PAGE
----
The Many Names of Arum.

One of the most remarkable features of Arum is the sheer number of folk names that it has attracted. Due, no doubt, to its distinctive shape, Wild Arum has garnered more English names than any other British plant. A great many are twin names such as 'Lords and Ladies' or 'Stallions and Mares', referring to the different parts of the plant's 'flower'. In a similar vein, many are overtly sexual in their nature, such as the well-known 'Cuckoo Pint', even if that is not so obvious to us today when the original meaning of the words has faded away. Many are startlingly similar even when hailing from different parts of the country. Typically for this plant, even its scientific name is steeped in mythology and mysticism.

Arum's Scientific Naming.

The botanical name Arum maculatum first appears as far back as 1588, when Tabernaemontanus used it in his great herbal, the Neuwe Kreuterbuch, the illustrations of which went on to be used in Gerard's herbal of 1597. At that time, the name was used in a fairly loose fashion and didn't necessarily refer specifically to our modern Arum maculatum. It was more commonly known, when it was specifically named at all, as Arum officinarum – or at least it was so called by Matthaeus Lobelius, the French botanist who began the first concerted attempt at botanical classification during the 1500s. In reality, the name didn't stick, but it does tell us that it was already the 'type plant' for the arum genera – the reference or starting point to which all other varieties were compared. The name and the plant as we know them did not come together until 1753, when Linnaeus formally named the plant as such in his famous Species Plantarum, which defined the format for scientific classification that is still used today.

Prior to this, arum was the generic term used by the ancient herbalists to describe many different but visually similar plants, including some now no longer classified as part of the Araceae family. It is an interestingly appropriate name for this group of plants. The word 'arum' itself is usually taken to be the anglicised version of the Greek aron, which can often be seen in the ancient herbals from Dioscorides onwards, sitting conspicuously amongst a rabble of more ribald local names. A common suggestion as to the derivation of this is that aron is derived from the Arabic word ar meaning 'fire', presumably due to the caustic taste of the leaves of arum plants. This is commonly attributed to Prime but the earliest reference is in Anne Pratt’s book of 1855, where she writes of a ‘Professor Hooker’ who has linked the ar in arum with the ar of Arabic and the aur of Hebrew. Professor Hook was onto something.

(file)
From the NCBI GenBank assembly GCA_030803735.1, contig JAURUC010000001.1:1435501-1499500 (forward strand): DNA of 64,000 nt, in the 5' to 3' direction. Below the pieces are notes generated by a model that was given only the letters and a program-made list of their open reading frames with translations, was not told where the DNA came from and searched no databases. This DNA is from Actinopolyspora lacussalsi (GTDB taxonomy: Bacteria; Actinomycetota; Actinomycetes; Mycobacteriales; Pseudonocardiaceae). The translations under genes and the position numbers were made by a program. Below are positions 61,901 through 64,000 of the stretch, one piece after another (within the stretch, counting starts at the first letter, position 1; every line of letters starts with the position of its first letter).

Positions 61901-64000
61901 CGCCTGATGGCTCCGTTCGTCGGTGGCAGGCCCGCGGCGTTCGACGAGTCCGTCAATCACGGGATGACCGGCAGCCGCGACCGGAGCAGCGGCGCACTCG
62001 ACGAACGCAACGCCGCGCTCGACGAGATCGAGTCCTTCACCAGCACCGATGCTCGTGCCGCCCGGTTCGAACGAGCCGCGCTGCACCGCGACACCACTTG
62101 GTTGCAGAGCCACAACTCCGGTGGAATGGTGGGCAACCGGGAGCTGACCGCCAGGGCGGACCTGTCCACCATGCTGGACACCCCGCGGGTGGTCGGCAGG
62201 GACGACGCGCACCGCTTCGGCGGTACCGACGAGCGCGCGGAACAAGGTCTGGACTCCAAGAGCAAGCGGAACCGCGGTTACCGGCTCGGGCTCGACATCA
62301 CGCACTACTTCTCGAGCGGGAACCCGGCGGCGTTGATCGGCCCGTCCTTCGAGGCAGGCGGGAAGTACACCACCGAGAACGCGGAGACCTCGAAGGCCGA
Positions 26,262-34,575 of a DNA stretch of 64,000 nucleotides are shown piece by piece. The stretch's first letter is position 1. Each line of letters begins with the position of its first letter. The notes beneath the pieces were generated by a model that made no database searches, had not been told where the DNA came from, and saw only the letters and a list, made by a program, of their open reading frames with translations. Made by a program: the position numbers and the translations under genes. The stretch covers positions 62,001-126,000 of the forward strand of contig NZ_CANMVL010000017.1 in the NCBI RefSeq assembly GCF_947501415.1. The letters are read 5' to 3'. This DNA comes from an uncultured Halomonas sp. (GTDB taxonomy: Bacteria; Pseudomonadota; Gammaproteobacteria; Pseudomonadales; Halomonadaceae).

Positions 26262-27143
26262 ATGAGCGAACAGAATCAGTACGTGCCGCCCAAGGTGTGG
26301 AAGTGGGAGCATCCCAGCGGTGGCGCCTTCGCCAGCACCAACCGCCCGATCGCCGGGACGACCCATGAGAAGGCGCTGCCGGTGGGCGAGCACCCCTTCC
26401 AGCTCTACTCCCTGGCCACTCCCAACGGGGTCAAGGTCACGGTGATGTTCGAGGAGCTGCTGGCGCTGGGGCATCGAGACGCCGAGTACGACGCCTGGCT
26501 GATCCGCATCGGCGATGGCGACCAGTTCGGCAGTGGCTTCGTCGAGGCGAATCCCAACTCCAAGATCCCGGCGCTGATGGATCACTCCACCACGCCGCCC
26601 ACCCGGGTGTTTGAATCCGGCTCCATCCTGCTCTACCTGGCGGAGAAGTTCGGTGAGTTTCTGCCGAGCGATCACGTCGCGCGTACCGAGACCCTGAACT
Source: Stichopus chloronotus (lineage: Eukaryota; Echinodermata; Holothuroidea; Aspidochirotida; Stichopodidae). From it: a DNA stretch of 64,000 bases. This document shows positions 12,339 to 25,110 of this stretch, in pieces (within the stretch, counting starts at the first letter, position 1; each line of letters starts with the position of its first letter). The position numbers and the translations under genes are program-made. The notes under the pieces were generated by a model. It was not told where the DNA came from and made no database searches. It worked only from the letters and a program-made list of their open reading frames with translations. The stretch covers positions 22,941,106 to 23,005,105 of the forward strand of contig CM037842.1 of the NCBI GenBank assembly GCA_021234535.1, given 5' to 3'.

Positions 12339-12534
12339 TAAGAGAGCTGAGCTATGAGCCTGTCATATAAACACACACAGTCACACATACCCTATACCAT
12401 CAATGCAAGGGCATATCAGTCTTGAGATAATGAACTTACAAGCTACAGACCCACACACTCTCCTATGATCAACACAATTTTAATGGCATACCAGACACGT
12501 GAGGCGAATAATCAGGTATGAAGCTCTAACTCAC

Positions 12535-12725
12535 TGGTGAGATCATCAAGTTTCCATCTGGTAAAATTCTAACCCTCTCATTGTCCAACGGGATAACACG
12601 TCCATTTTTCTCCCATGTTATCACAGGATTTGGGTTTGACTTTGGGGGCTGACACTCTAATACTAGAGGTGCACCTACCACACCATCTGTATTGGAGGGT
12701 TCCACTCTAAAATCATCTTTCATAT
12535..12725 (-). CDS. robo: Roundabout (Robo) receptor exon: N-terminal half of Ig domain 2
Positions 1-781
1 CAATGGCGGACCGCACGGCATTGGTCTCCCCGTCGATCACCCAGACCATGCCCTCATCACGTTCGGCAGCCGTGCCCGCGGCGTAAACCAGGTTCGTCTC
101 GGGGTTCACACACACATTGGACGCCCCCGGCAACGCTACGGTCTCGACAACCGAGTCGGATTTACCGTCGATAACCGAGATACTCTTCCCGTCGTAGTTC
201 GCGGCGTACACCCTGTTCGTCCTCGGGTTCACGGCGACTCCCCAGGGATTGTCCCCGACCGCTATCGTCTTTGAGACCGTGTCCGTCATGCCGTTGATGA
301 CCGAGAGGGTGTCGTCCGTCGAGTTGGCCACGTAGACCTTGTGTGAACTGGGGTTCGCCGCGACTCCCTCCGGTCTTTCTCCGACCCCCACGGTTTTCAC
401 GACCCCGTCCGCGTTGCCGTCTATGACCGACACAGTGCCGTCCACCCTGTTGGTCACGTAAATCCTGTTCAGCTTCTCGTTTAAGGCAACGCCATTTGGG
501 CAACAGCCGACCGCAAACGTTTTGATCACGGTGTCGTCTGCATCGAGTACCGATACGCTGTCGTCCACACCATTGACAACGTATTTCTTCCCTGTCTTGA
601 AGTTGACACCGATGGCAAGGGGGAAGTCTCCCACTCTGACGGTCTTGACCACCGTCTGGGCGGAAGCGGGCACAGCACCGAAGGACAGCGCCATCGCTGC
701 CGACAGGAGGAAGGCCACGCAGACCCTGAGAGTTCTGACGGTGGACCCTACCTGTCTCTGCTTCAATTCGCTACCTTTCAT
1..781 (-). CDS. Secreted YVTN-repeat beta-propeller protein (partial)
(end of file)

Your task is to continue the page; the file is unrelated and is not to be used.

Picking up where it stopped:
The Mythical Roots of Arum's Name.

Ar is far older than Arabic, however – it is an ancient root word linked to the element of fire in the sacred sense. It makes its first appearance in early Sumerian and Egyptian records and has retained its original association with fire in many languages and words since. In ancient Etruscan it is the word for divine fire, and in Egyptian it is related to the word for sacred light. Light and fire are often mythologically and linguistically linked, so it is possible that the name for this plant hails from the very deepest roots of Western culture and is linked to the sacred rather than the mundane qualities of the 'fire/light' element. Already, Arum is telling us that it is no ordinary plant.

Arum is also one of the lesser used renditions of Atum, the old Egyptian god of creation. He was later merged with Ra, who symbolised the Sun, which of course is linked to both light and fire; Arum (the God) is often depicted as a serpent. Arum is also the Hebrew word for serpent (notably the serpent in the Garden of Eden), but it also carries the linked meaning of wisdom and cleverness, and Arum the creator God was obviously no slouch when it came to creativity. The shared name is undoubtedly a coincidence, yet the plant arum has long carried a strong association with serpents and even contains poisons which are the same as those in snake venom. Arum – scratch the surface and it's a long and deep linguistic mine that beckons.